Thin shelled eggs

Discussion in 'Feeding & Watering Your Flock' started by critterkeeper25, Jan 28, 2015.

  1. critterkeeper25

    critterkeeper25 Chillin' With My Peeps

    We have a flock of 17 hens that are 9 months old. We feed layer feed and supplement with oyster shell, scratch grains and collards or some other leafy green veggie. I have noticed an occasional cracked and sometimes broken thin shelled egg in the nest boxes. I don't know who is laying them. We also have some eggs that have lumpy calcium deposits on them. So my question is, if the egg that has the thin shell is due to lack of calcium, how do I supplement with calcium without overloading the hens that are laying the eggs with the calcium deposits on them? I am afraid that if I don't do something about the thin shells, my hen will end up with egg yolk peritonitis or some other infection from getting torn up by broken shell.

    Any suggestions?
     
  2. ChickenCanoe

    ChickenCanoe Chicken Obsessed

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    My suggestion is - you don't. Calcium is only one element of the egg shell mystery. Phosphorus and vitamin D3 are equally important but it's the ratio that works.

    The oyster shell needs to be in a separate container and for the time being cut out the scratch grains. Layer feed is formulated as a complete feed and no other supplementation is necessary. Things should straighten out in time.

    http://www.gov.mb.ca/agriculture/li...eggs-and-your-small-flock-of-laying-hens.html

    http://www.alltech.com/sites/default/files/alltech-egg-shell-quality-poster.pdf

    ETA
    here's another good one

    http://www.nutrecocanada.com/docs/s...-formation-and-eggshell-quality-in-layers.pdf
     
    Last edited: Jan 28, 2015
  3. spies04

    spies04 Chillin' With My Peeps

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    Why do you keep the oyster shells separate? To see how much they are eating?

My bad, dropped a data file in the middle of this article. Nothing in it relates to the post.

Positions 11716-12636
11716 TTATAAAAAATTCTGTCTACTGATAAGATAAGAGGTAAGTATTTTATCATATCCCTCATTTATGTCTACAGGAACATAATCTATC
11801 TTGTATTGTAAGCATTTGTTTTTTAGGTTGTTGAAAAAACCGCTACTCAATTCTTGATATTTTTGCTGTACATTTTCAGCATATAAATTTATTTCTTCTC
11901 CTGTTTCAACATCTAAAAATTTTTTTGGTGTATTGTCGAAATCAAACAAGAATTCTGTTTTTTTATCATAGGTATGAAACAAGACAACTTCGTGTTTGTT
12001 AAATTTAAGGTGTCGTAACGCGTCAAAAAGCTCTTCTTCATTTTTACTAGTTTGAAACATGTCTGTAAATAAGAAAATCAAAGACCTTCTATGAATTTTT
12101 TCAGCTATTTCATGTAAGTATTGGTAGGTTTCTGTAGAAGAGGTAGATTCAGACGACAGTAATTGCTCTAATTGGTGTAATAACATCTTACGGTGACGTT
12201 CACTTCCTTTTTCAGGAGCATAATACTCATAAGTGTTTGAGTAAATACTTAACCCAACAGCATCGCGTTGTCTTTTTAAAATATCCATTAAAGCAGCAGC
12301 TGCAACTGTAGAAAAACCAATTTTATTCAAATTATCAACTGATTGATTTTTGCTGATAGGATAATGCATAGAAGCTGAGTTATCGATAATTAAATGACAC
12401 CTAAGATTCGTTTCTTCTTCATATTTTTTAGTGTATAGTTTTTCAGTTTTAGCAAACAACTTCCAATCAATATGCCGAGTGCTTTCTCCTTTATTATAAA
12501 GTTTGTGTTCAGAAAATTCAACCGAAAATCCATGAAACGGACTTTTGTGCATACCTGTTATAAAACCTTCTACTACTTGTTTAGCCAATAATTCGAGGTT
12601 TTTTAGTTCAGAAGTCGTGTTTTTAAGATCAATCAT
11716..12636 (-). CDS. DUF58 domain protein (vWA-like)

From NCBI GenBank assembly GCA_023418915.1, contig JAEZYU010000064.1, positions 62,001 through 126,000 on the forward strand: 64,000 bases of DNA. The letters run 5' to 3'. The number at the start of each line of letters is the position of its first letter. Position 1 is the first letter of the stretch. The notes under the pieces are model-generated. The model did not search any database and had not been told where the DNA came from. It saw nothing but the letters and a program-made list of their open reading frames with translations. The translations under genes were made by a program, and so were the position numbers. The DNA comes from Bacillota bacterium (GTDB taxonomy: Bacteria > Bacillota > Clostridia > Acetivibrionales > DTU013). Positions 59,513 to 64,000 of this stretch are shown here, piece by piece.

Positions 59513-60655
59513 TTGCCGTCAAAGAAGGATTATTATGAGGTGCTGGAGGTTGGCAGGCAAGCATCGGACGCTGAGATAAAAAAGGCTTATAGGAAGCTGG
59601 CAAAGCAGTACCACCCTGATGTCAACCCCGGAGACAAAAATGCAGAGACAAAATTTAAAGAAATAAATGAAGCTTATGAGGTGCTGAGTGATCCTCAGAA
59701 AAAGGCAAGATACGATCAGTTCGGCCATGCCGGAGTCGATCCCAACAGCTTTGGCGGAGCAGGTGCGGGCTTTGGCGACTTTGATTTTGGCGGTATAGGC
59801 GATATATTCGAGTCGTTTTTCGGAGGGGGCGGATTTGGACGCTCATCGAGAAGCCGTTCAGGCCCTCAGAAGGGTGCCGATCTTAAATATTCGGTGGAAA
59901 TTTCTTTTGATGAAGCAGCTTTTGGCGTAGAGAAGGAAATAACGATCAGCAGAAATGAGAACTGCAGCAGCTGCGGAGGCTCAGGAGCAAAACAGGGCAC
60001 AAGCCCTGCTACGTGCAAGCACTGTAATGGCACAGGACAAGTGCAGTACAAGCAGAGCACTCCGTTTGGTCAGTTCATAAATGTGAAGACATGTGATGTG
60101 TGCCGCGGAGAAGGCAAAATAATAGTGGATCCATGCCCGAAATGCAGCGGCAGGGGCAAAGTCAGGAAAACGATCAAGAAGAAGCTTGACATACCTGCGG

Just wondering for my own knowledge. thanks!
     
  4. critterkeeper25

    critterkeeper25 Chillin' With My Peeps

    Thank you for your reply. I visited the sites that you recommended. We feed free choice oyster shell and free choice insoluable granite. We also feed TSC layer feed.. I'm not sure of it's phosphorus to calcium ratio. Would you know a link that would recommend specific levels of calcium and phosphorus that should be fed to chickens? I guess it is also possible that the hen has a defective gland? I also read that the granite may not be the best thing to feed for grit. What do most people feed? The granite that my husband bought for them is reddish in color and the deposits that form on some of the eggs are the same color. Could the deposits be from the granite?
     
  5. critterkeeper25

    critterkeeper25 Chillin' With My Peeps

    I think that it is so that the hens consume it only when they need it. If it is mixed into the feed they may consume more than they need.
     
  6. spies04

    spies04 Chillin' With My Peeps

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    Thank you! OK because I am always making sure I stay on top of my game, what would be the outcome if they consume too much? I was not aware that there could be other challenges. I do use it as needed, but do not want to feed too much.

    Thank you for the info - this is why I love this site![​IMG]
     
  7. ChickenCanoe

    ChickenCanoe Chicken Obsessed

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    Otherwise, they have no choice as to how much they consume.